PoliBlog: A Rough Draft of my Thoughts


RSS feed for comments on this post.

The URI to TrackBack this entry is: http://www.poliblogger.com/wp-trackback.php?p=9446

  1. Nor would total public financing (or some other means to equalize incumbents and challengers) along with nonpartisan redistricting free up that many more (though either or both of these would help).

    At least here in California, studies associated with Ahnold’s redistricting reform proposal suggested there would be little effect. The two major parties’ electorates are increasingly segregated geographically, such that there are severe limits to what even the ‘fairest’ districting can do to create competitive races.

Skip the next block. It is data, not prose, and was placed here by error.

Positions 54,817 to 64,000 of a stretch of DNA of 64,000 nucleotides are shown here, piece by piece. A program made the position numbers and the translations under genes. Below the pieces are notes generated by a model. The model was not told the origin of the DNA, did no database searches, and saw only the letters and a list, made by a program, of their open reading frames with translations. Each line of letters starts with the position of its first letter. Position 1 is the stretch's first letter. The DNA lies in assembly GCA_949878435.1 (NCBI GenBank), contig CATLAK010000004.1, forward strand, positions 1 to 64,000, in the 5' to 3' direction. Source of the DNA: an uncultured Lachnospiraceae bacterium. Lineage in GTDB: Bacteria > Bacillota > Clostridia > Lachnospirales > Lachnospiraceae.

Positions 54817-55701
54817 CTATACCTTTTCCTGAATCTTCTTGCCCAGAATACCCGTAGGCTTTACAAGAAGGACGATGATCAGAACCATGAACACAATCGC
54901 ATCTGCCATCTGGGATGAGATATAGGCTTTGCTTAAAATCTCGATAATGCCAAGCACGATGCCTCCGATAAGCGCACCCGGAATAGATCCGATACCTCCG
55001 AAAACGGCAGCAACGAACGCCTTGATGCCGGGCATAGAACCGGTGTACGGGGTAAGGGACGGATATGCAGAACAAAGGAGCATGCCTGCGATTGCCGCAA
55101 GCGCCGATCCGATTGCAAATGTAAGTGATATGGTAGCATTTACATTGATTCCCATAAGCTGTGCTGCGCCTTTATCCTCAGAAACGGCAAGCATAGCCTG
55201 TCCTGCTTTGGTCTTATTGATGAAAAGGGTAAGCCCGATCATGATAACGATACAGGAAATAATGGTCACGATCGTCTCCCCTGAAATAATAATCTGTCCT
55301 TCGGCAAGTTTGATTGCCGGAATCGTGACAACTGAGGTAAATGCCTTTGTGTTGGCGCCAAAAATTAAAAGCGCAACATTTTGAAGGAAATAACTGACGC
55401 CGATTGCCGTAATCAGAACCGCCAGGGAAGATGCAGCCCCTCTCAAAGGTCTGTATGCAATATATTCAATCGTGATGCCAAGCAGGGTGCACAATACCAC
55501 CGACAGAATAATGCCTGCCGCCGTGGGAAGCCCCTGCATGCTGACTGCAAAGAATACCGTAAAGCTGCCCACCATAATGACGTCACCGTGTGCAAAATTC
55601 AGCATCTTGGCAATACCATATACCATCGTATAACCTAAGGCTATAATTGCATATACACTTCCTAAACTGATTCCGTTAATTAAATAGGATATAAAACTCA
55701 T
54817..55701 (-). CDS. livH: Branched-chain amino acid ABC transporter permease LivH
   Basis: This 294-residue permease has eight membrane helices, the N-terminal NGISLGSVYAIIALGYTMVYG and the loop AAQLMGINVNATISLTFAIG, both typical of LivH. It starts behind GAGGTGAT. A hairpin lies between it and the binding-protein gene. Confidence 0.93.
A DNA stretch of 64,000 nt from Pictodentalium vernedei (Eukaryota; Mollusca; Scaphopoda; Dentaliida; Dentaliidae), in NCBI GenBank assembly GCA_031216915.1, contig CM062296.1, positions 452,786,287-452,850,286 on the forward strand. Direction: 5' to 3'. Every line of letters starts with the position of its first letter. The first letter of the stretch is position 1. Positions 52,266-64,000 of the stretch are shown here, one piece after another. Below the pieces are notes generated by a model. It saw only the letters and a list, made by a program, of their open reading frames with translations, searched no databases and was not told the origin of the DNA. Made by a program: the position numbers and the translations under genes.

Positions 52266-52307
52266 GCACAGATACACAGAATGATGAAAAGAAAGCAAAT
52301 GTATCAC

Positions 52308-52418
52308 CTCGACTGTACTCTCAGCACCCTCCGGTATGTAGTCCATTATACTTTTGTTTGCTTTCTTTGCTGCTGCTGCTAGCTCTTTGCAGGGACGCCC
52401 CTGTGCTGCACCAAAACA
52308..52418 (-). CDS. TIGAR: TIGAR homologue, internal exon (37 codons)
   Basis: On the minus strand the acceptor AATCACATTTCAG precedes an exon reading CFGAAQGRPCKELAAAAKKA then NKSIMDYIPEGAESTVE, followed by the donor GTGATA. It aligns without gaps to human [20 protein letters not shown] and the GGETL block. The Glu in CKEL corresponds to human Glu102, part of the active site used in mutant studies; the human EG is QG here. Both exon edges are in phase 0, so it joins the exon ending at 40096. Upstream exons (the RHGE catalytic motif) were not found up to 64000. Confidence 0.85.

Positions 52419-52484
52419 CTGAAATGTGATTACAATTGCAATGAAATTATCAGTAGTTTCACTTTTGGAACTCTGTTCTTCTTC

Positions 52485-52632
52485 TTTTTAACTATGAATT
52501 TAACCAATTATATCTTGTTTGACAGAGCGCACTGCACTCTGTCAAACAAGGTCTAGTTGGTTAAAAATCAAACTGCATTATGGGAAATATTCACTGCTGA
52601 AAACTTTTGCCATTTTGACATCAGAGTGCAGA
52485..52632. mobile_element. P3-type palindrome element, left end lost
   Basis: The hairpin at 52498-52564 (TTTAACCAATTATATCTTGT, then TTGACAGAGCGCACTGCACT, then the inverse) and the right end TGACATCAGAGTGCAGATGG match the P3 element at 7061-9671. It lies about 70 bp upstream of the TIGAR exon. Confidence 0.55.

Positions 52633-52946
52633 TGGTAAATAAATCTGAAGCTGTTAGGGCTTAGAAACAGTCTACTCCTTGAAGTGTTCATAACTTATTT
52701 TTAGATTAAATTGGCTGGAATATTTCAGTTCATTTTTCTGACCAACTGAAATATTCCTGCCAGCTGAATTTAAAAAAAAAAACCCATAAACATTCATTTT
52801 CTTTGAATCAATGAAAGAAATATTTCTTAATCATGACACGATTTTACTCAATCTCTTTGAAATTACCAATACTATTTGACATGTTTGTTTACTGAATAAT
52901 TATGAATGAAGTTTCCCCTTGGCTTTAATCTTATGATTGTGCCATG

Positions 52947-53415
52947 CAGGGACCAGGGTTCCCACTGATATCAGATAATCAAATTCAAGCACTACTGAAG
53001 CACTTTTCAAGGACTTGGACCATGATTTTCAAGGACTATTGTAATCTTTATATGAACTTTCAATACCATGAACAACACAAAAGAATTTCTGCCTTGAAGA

The only way to make more competitive races in Congress overall is to break out of the single-seat winner-take-all paradigm.

    Comment by Matthew Shugart/Fruits & Votes — Sunday, February 26, 2006 @ 8:23 pm

  2. […] erg Shugart @18:32 Planted in: USA, Plurality, ELECTORAL RULES, 2006 elections PoliBlog notes a Reuters report: “handicappers expect a mere 33 [House districts] to be […]

    Pingback by Fruits and Votes » Blog Archive » Maybe as few as 33 US House seats competitive — Sunday, February 26, 2006 @ 8:32 pm

  3. While neutral redistricting would not solve all of the problems, it would certainly be a step in the right direction. And it would also allow for a more representative House of representatives, because it would do away with some of the safe districts that allow for the Shelia Jackson Lee’s and Dan Burton’s to be more of the rule than the exceptions.

    Comment by SoloD — Sunday, February 26, 2006 @ 9:40 pm

Leave a comment

Line and paragraph breaks automatic, e-mail address never displayed, HTML allowed: <a href="" title=""> <abbr title=""> <acronym title=""> <b> <blockquote cite=""> <code> <em> <i> <strike> <strong>

Close this window.

0.153 Powered by Wordpress